Cameron stumped the country (and some Tory critics of his election campaign) by repeating a simple message: that only his party can be trusted with the economy. Much of the media, and especially the BBC, did their utmost to play to Labour's campaign agenda, emphasising the NHS, welfare cuts, the homeless — the predicament of the bottom tenth of society.
But voters showed they recognise that at the heart of all decent government should be the interests and ambitions of the vast majority; the earners and not the spenders.
The reason the Election result must have come as such a shock to the high-ups at the BBC is because its coverage of Ed Miliband and Labour has been so sympathetic for the past five years. Scarcely a week passed without a ‘yoof’ documentary on BBC3 about food banks or ‘the bedroom tax’ – in reality, a benefit cut – while the news that two million jobs had been created since 2010 hardly got a look in.
Whether you accept those (Conservative) criticisms of the BBC or not, I'd just ask you take a short trip back in time - back to Wednesday's night and the final pre-election Radio 4 current affairs programme: The World Tonight.
The long closing discussion between presenter and pundits on what we should expect from the election, looking back, is hilarious. It's so full of embarrassingly wrong predictions and dodgy analysis that, i-Player permitting, it should provide a permanent reminder (an Ed Stone) of just what a load of complete codswallop much of the BBC's pre-election speculation has been.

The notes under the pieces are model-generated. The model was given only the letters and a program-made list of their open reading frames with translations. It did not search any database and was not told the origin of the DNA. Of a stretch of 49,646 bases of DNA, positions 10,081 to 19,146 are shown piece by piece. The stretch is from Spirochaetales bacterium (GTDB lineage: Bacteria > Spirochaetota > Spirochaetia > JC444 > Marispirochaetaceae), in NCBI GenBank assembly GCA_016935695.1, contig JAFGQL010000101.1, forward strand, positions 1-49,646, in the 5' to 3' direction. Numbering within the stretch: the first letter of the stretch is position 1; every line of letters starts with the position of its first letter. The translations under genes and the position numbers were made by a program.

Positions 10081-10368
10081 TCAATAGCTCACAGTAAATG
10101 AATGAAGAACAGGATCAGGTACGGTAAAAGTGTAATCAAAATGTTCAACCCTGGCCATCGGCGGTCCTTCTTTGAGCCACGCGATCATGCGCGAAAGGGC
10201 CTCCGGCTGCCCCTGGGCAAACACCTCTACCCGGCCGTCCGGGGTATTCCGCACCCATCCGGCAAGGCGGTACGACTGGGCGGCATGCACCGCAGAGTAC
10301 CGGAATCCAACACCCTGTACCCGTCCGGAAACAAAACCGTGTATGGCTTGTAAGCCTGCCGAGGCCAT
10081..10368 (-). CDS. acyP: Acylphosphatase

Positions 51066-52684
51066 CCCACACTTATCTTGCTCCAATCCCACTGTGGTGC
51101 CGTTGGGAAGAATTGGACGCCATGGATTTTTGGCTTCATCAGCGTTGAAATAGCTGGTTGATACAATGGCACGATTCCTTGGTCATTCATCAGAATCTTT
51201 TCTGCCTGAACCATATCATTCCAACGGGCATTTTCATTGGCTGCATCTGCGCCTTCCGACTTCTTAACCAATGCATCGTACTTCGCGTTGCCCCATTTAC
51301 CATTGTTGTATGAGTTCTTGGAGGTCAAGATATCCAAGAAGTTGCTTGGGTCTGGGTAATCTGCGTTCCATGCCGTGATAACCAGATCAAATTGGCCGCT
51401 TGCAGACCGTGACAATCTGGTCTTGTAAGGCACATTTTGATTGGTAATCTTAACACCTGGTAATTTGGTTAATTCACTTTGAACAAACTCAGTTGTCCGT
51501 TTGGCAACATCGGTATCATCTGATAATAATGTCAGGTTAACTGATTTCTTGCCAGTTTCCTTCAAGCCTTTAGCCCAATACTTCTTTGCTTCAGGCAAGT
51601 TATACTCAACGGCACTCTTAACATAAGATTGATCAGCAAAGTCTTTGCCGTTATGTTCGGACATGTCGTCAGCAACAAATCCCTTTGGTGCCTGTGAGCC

That's not my main point, however. That's to recommend that you listen to presenter David Eades's extraordinary report from the Midlands (beginning some 8 minutes in) - a night-before-the-election piece from Nottingham (a city containing three safe Labour seats).
We heard from (a) a Green-voting punk band member/council worker who protests against the benefit cuts and denounces the money-men, (b) a Labour-supporting advice centre worker "with a pretty grim tale to tell", living in one of the most deprived areas in the country ("One in three are in poverty here. Unemployment is extremely high", said David Eades), who blames the welfare cuts for the poverty, homelessness and food banks and says only the richest have benefited over the last five years; (c) a small businessman whose new business has grown rapidly and taken on some 60 staff in the year since its inceptionm who wants a government for small and medium-sized businessman and who likes the coalition; (d) a public sector worker from the 'squeezed middle' who finds the job-market and care costs difficult, and life "hard" - harder over the past five years than the previous five years, and who finds things "demoralising and frustrating".
As you will have noticed, that makes 3 unhappy people v 1 happy person, as regards the outgoing coalition government and the state it left the country in.
The left-wing criticisms and accompanying tales of woe accounted for 74% of David Eades's report; the pro-coalition positive tales of economic growth accounted for just 26% of his report.
That's precisely the kind of BBC report Max Hastings and Toby Young have in mind, and there it was on the final pre-election current affairs programme on BBC Radio 4.
Don't they have a point?